Some Love for the LNAH
Mark Keast takes a look at the world’s toughest hockey league, the LNAH, and how the fans love it.
As the NHL struggles with where to slot fighting in its game, the LNAH struggles with where to slot fighting during a game. It is becoming a balancing act—when to nail the tough guy to the bench, when to turn him loose for tactical purposes to turn the tide of a game, and when to throw him out there and slide in a fight for the sheer entertainment value for the fans who have come to expect it. Here, developing players for advancement is not in any business plan. Dollas said typically teams are made up of two lines of scorers, one line of grinders, and one line of fighters.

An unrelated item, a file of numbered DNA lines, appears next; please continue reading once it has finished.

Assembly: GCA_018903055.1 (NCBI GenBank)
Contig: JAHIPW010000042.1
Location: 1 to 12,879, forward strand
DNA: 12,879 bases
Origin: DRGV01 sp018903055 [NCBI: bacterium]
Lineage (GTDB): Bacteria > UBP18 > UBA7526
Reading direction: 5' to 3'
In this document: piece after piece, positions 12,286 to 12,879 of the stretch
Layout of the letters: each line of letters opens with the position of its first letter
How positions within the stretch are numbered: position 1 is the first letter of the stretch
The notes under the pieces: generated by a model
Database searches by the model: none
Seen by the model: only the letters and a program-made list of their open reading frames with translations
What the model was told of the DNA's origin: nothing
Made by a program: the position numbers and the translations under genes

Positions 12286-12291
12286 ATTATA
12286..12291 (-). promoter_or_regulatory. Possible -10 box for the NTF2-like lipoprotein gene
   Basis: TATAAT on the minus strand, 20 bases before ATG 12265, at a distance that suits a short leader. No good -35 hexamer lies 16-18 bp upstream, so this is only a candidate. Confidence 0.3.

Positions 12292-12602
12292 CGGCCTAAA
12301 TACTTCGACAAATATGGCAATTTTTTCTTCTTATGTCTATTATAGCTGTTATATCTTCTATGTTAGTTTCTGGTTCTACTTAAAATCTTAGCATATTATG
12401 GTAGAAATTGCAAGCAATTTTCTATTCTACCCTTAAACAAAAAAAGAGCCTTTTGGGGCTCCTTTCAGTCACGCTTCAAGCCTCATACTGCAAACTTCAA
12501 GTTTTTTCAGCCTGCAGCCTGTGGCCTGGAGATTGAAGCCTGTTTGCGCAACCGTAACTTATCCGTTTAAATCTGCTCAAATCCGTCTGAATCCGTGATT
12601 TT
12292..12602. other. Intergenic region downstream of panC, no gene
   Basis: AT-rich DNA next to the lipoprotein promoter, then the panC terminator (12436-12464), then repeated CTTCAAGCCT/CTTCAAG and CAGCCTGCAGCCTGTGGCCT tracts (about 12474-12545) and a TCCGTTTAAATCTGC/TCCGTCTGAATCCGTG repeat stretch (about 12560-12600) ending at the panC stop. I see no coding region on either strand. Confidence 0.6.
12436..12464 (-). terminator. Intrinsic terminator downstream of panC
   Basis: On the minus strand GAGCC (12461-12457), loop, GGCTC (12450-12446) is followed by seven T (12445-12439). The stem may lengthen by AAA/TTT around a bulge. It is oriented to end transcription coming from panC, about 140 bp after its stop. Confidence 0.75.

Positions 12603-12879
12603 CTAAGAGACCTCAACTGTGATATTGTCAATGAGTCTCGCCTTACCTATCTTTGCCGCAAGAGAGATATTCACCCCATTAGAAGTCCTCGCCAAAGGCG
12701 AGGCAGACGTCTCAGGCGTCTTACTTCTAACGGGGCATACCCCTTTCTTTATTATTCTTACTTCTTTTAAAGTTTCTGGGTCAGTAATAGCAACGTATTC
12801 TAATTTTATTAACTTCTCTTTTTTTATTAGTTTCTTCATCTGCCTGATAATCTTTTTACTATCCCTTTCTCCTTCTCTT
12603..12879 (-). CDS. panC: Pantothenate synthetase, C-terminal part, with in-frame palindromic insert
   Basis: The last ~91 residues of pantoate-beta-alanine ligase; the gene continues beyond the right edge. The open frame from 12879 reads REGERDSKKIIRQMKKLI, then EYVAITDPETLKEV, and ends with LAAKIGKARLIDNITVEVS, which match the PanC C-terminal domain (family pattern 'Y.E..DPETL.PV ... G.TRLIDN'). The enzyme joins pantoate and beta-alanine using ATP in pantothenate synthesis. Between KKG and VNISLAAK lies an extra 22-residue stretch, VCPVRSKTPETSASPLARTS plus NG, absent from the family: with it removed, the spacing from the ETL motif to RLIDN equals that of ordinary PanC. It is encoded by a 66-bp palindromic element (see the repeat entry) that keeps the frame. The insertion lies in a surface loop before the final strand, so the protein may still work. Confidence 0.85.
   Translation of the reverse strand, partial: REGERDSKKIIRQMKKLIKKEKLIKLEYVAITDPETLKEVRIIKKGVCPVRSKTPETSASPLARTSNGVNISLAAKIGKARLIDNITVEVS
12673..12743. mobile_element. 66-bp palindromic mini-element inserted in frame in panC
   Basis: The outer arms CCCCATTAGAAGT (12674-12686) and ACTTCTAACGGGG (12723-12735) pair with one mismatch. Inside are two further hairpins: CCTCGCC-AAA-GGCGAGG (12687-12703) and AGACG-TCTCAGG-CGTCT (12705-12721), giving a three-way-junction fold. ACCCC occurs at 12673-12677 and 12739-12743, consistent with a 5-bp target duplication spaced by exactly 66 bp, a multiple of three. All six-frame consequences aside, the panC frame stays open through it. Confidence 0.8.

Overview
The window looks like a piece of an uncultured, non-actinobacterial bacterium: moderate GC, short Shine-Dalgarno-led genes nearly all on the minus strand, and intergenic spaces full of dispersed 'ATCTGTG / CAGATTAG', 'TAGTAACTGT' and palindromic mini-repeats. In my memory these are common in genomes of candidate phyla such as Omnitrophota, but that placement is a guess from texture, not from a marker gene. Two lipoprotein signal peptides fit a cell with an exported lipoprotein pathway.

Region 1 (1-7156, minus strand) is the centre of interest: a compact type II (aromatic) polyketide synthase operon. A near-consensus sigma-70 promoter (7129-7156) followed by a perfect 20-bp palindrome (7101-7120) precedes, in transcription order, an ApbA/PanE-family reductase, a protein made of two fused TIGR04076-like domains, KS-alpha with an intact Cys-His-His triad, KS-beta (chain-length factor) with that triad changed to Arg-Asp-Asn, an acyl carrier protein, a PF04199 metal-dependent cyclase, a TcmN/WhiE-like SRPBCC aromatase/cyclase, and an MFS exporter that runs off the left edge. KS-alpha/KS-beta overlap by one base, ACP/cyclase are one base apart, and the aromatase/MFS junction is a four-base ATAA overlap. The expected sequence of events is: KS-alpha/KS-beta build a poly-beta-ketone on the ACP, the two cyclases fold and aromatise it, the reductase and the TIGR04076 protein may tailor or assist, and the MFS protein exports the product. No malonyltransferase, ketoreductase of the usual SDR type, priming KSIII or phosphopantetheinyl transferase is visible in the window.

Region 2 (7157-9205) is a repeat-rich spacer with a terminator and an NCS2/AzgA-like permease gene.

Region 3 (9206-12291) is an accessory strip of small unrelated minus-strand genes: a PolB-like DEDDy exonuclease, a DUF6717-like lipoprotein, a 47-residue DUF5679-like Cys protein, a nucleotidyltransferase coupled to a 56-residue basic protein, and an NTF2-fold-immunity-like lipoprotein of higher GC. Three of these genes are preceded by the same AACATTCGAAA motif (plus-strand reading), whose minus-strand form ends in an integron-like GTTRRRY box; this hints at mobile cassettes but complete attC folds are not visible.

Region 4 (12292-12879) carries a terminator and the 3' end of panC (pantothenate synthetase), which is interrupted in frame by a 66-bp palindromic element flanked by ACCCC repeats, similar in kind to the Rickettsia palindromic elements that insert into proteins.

A couple of site mentions never hurts:
With little mainstream media attention to help spin the story Gaudette and others wants to tell, league stats bolster that reputation—eight teams, 50 games, 1,660 majors in 2005-06. With teams just passing the 30-game mark this season, the fighting major total eclipses 1,020, according to hockeyfights.com.
To check out all the LNAH fight stats, just visit the LNAH page.